I’m going to die. Jesus Christ, I’m going to die.
Quickly it moved forward towards me. I turned to run back into the kitchen, but it grabbed my shoulder with its tight, bony grip. It whipped me back around and brought its face closer to my own. The smell from before was even stronger and I could finally find the name for it; it was a hot, decomposing flesh smell. The creature opened its mouth and let out an indescribable howl. The horrifying sound was deafening and filled with an intense combination of misery and anger I’d never experienced before in my life.
A long, thin tongue came out and licked my collarbone, leaving a sticky glaze of saliva behind. I felt its finger digging into my shoulder and its other hand raised to grab the other side of my body. I couldn’t cry. I couldn’t scream. I had completely shut down from absolute terror. The pointy daggers of nails sank under my skin in a hot jab of pain.
With one powerful yank of my shoulders it tore off both of my arms. Agonizing and blinding pain ripped through me and blood poured from the open cavities. I finally found the ability to scream and the creature grabbed my skull, dug in again with its long talons for nails and snapped my neck. Only then did I feel nothing.
I don’t know what to think. I don’t know what to feel. I can’t think. I can’t feel.
Everything was dark. Blank. And then things slowly came into focus.
I watched the creature crouch down and devour my body in huge bites. It’s teeth ripped apart my flesh and it indiscriminately left behind the parts I could only assume it wasn’t fond of. I was no doctor, but anyone could have told you I was definitely dead.
The blood pooled on the kitchen floor and I heard the little pitter patter of my trusting cat. The creature quickly decided that my poor kitty would be dessert. It grabbed her quickly, snapped her in half, unhinged its jaw, and ate her in three whole bites. It was over so quickly I hardly had the time to process it. No carcass left behind, and what blood did squeeze out of her joined mine in the indistinguishable sanguine lake.
When the monster finally had enough it brought itself to a standing position. It went to the front door and twisted the knob, letting itself out. It shut the doors behind it and in doing so left long bloody marks from its palms and claw-like nails. I heard it cry out its hellish call again and then it was truly gone, melding into the forest once more.
I just stared at my dead body for six days. There was nothing else I could do. I mourned the loss of my own life, considering the various steps I’d taken and if they’d been the right ones. I watched my blood congeal and flies surround my corpse and I wondered how long it would take for someone, anyone to notice. It took six days. And when someone finally thought that maybe they should check on me, they went straight to calling the police. They showed up at 3:25 PM and thanks to the beautiful, large windows and the blood on the door they were able to quickly assess that I was home but certainly far from “in good health”.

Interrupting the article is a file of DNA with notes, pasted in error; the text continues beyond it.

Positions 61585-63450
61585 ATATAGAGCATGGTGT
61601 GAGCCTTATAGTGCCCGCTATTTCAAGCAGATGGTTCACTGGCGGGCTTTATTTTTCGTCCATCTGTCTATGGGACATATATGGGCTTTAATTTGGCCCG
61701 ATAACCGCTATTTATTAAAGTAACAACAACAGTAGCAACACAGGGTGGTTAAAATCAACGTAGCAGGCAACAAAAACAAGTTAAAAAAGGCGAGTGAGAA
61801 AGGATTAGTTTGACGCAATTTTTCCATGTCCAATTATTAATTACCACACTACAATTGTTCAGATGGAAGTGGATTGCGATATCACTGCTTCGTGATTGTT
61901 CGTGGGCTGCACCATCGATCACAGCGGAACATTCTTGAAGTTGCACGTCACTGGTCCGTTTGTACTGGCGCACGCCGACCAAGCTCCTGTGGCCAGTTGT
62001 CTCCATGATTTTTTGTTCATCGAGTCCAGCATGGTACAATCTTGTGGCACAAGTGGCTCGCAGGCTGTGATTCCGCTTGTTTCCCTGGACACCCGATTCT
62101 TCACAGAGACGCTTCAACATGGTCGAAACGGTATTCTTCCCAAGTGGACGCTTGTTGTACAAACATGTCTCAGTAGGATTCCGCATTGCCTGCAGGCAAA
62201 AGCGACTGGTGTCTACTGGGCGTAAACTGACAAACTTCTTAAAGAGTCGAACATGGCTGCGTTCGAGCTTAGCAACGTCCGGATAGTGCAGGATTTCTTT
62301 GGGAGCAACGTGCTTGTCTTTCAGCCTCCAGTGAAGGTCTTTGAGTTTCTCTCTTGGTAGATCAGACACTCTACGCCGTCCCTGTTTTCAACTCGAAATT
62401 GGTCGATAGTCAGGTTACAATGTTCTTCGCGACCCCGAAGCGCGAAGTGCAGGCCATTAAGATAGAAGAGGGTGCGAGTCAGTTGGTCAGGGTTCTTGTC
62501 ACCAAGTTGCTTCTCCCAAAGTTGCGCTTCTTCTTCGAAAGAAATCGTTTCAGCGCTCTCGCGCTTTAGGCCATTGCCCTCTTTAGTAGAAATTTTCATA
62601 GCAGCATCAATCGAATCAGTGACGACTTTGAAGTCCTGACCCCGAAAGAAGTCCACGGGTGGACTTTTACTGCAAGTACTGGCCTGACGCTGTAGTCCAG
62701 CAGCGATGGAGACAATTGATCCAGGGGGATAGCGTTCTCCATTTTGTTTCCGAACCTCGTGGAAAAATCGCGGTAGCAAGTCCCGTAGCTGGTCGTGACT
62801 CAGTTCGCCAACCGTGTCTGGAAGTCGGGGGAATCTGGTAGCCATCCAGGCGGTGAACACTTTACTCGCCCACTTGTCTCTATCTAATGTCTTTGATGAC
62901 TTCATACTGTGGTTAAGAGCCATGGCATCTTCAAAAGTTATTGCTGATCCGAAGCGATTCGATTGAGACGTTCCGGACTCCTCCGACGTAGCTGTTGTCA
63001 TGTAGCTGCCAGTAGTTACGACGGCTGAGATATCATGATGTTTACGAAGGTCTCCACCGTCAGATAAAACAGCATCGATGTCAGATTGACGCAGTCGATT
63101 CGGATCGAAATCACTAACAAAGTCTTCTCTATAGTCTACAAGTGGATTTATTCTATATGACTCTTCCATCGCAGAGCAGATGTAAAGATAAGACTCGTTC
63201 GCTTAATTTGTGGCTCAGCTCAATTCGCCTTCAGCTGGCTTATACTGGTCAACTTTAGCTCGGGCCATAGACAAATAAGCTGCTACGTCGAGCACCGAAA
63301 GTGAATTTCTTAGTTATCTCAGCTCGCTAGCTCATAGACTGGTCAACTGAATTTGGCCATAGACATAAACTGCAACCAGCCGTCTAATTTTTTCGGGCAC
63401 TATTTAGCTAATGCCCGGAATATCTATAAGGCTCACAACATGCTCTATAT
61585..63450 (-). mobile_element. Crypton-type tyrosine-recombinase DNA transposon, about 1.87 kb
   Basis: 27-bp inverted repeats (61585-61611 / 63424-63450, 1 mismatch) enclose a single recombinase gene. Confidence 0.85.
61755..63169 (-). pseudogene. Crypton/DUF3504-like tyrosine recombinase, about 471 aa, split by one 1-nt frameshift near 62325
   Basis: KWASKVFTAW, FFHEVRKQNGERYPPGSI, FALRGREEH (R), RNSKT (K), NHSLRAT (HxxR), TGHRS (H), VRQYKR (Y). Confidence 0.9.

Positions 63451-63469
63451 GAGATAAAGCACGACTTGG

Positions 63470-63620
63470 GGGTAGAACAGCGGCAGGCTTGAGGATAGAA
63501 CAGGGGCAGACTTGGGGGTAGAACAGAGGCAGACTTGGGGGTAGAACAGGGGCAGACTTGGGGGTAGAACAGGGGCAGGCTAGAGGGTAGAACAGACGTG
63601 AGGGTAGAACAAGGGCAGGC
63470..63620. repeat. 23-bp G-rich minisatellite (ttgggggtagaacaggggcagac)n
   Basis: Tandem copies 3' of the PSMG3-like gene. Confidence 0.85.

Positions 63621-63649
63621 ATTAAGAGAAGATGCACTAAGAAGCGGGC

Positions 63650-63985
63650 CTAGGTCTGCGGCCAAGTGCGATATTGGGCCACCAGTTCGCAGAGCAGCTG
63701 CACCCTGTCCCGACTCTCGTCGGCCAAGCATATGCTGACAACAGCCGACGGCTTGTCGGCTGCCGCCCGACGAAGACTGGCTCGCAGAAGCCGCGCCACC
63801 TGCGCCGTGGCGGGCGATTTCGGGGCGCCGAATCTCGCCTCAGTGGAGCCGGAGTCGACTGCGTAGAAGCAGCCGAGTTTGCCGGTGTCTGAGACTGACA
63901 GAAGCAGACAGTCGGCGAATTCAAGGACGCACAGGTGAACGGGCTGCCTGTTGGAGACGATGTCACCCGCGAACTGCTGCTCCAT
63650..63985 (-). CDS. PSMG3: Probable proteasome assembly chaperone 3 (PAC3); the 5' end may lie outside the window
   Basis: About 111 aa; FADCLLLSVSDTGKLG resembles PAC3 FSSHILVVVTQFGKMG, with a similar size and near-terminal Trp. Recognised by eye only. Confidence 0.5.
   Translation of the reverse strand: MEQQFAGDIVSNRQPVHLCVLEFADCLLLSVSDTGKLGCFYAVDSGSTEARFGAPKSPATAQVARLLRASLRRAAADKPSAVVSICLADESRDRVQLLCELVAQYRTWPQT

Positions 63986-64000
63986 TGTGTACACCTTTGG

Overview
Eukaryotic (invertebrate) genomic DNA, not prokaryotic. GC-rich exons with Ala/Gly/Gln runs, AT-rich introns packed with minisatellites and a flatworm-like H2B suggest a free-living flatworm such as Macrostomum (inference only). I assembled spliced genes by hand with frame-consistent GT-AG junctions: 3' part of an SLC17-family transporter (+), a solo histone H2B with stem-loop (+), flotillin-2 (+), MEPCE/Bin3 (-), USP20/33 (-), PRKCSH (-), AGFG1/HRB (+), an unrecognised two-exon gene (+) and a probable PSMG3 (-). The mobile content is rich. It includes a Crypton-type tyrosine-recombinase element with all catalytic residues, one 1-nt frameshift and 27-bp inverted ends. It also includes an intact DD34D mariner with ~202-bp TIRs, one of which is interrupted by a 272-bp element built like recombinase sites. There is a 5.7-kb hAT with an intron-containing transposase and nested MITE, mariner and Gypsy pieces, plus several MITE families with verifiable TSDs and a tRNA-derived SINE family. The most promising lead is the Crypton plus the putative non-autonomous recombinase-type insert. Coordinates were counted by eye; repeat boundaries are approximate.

There were two men and from what I could tell both of them were detectives. They were talking outside of the house for awhile and one bent down. Being that I was one of the many people who kept a spare key under the house mat they were able to enter easily. When they did enter the smell nearly knocked them off their feet.
They discussed my decomposition, the complete savagery of my murder, the missing cat and the bloody prints smeared along the inside (and outside) of the door. They tossed around some theories, called for backup and ultimately landed on the idea that whoever did this was incredibly strong, well-equipped and completely insane. They reasoned it was a random attack, mostly upon the idea that I was a loner. I had very few friends, no romantic interests and I generally kept to myself. An entire circus of policemen showed up and went through every inch of my home. They read my journal, made jokes about my sex toys, even critiqued my decorating in the never used spare room.
I was upset. I was a mockery and an outcast even in my death. And what was worse is that as I listened to them go on and on about their theories regarding my killer I knew they’d never find it. They were looking for a person, a man specifically. But the monster that killed me lost its humanity a long, long time ago. Even if its fingerprints said otherwise.